How new haptics tech will move you

The illusion of haptic vibrations is magnified when combined with other factors. Call it "haptics plus."

This diagram explains how Fujitsu's prototype haptic tablet uses ultrasonic vibrations to create a sensation of texture.
This diagram explains how Fujitsu's prototype haptic tablet uses ultrasonic vibrations to create a sensation of texture.

Now that the Apple Watch is finally out in the wild, millions will be experiencing the next big thing for user interfaces. Call it "haptics plus."

Haptics normally involves actuators, or tiny vibration motors, to either convey information, create a touch illusion of some kind, or both. (If you've ever played a console game, you've felt the vibrations in the controller designed to simulate action in the game.)

The new trend in haptic feedback is to combine haptics with "something else" to crank up the illusion of action, motion, texture and even the illusion of touching something that isn't there.

In the Apple Watch, and in the latest MacBook and MacBook Pro laptops, that something else is a feature that Apple calls "Force Touch," which is the use of pressure as a gesture.

For example, when you press the corner of the touchpad in a new MacBook with medium pressure, it feels like a physical button is clicking. In fact, the trackpad isn't moving at all and nothing is clicking. It's all a very convincing illusion created by the combination of haptics with Force Touch (and often sound as well, such as the sound of clicking).

The Apple Watch enables comparable combinations of haptics, force and sound to create other convincing illusions. But these Apple examples of "haptics plus" are nothing compared with what Apple is planning next.

Combining haptics with temperature changes

A new Apple patent application that was published Thursday describes the addition of temperature changes to a haptic system to create new illusions.

The title on the application was "Touch Surface for Simulating Materials." The document describes what sounds to me like an advanced haptics actuator that can move horizontally, vertically or in both directions at the same time. These very fine and highly controlled vibrations would be combined with fast changes in temperature of the surface.

For example, when simulating a metal surface, the trackpad or touchscreen would go cold. When simulating a wood surface, it would be warmer. And even the grain of wood would be simulated.

This is achieved by registering both the movement of a finger across the screen, combined with the pressure of the finger. As the finger passes over a ridge in the virtual wood grain, the vibrations would change at that moment to simulate the feeling of touching the uneven wood grain surface, and these vibrations would vary based on the force of the touching -- just as the actual sensation on your finger would vary if you were touching a real piece of wood.

Using air as the haptics medium

It's clear that we're on the brink of a revolution in virtual reality and augmented reality. Google's Cardboard, Facebook's Oculus Rift, Microsoft HoloLens and Magic Leap's technology are all steps toward making VR and AR mainstream.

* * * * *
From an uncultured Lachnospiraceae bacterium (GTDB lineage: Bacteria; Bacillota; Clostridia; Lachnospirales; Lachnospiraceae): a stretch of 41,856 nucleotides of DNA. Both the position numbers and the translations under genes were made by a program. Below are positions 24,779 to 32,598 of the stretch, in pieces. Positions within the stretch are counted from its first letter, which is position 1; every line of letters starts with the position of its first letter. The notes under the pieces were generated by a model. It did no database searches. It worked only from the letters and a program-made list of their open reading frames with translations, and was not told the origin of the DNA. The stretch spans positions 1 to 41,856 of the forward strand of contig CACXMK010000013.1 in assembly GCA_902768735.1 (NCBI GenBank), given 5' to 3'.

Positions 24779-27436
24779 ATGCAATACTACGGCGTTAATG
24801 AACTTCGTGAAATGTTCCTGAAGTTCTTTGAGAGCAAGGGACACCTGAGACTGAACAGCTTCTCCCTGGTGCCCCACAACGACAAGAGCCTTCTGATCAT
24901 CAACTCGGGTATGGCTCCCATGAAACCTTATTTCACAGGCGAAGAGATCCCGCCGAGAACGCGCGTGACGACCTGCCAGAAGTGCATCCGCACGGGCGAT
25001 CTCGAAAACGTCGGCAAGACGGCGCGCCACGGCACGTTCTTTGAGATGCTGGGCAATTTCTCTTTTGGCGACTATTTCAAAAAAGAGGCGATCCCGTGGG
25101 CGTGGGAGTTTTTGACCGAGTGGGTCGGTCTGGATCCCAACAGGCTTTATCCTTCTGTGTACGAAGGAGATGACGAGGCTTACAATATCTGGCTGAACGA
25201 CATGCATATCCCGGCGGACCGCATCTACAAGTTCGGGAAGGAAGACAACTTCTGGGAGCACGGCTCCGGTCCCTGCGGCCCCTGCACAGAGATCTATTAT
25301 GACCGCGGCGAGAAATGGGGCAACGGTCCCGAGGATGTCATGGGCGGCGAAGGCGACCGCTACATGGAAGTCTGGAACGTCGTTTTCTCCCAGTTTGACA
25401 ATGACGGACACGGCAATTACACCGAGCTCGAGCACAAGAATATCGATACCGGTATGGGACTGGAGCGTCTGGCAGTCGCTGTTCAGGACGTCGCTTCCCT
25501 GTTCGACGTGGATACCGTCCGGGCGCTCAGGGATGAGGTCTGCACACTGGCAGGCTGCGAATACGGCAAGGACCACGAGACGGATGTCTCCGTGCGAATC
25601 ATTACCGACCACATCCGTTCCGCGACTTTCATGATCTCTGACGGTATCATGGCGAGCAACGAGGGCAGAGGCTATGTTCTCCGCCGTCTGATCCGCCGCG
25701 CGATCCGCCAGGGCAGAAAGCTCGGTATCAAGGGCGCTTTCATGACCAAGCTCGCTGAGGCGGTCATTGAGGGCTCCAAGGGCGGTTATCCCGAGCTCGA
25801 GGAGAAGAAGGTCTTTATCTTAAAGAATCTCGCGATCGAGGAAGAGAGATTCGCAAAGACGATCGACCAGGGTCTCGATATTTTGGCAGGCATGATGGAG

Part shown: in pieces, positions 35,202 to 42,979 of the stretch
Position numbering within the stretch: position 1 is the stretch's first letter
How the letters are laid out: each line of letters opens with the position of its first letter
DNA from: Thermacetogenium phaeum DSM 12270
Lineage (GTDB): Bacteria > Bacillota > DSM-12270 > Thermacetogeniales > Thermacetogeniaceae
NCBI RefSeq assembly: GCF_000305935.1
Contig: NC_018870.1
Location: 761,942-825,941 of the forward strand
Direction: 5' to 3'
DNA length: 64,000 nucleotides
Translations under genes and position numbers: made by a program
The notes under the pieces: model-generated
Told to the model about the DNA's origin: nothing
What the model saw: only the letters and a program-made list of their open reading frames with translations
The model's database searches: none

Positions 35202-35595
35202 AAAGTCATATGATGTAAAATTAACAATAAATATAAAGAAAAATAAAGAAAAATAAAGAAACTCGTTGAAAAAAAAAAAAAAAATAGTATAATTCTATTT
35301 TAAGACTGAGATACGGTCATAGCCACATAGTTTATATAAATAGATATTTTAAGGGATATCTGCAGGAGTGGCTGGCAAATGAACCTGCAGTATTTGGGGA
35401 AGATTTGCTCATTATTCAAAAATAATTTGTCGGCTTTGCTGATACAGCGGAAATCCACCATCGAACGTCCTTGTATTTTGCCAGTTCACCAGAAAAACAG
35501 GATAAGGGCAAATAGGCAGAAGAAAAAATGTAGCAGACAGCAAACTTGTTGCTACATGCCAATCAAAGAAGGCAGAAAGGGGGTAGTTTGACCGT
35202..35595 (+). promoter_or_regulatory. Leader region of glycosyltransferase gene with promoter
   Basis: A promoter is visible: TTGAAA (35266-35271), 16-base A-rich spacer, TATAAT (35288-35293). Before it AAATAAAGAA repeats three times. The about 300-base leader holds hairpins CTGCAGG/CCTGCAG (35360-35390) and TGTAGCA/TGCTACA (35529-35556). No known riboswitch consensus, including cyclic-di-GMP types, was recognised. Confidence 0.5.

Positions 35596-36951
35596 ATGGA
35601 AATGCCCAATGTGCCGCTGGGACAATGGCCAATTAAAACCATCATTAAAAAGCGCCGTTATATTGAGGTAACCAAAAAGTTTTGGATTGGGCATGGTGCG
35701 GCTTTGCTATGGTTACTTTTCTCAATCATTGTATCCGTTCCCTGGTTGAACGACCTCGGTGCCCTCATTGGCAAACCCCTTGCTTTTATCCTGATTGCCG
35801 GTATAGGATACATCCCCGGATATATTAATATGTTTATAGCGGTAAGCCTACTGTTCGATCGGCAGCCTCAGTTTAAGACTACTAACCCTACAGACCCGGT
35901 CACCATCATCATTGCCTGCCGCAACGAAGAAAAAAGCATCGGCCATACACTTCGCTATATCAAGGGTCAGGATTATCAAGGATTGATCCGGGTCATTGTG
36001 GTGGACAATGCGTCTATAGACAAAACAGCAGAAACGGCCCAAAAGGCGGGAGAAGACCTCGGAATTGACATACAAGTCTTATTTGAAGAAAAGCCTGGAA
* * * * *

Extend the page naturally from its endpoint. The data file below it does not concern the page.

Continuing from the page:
Both VR and AR create the illusion that objects and environments that exist only in software are actually there in front of you, and all around you.

While binocular screen views will provide the 3D visual illusions, and speakers or headphones will create the audio illusions, haptics will let you touch what isn't there.

The default assumption for how this will work is that it will involve the delivery of touch sensations through special gloves. A few companies have already demonstrated haptic glove products for the Oculus Rift.

Recently, a British company called Ultrahaptics came up with a way to create VR touch illusions without gloves. It does that by using air as the medium that conducts the haptic vibrations.

If you've ever been to a very loud concert, you know that sound can be felt. Ultrahaptics uses ultrasonics, or sound that you can't hear because it's outside the range of human hearing, to create haptic touch sensations.

Ultrahaptics uses a specially designed pad to create sound in the neighborhood of 40kHz, which is too low to hear. So if there's a virtual object in front of you while you're using virtual- or augmented-reality goggles, you'll be able to "feel" its edges and surfaces if you reach out and try to touch it.

In its prototype, Ultrahaptics uses the Leap Motion controller to determine the exact location of your hands and fingers. When they come into contact with the visual illusion, precise blasts of inaudible sound give a sense of precise touch to only those parts of your hands that would be touching the virtual object.

Combining the idea of haptics with the medium of air creates a haptic illusion without direct contact or the wearing of bulky gloves.

This idea would be especially great not only for video games, but also for control interfaces. Just as Apple is using haptics on its new laptops to tell your brain you clicked the touchpad, Ultrahaptics will enable holographic control systems that will use airborne haptic feedback to inform your brain that you have successfully completed a simple gesture, such as moving to the next slide or changing the channel.

The Apple Watch and the latest Apple laptops are introducing consumers to the next big thing in haptic feedback -- combining vibration with something else to make more convincing illusions.

But this is just the beginning of a new generation of enhancements to haptic technology. Our interaction with gadgets and computers will not only become more touchy-feely, but also more intimate and satisfying.

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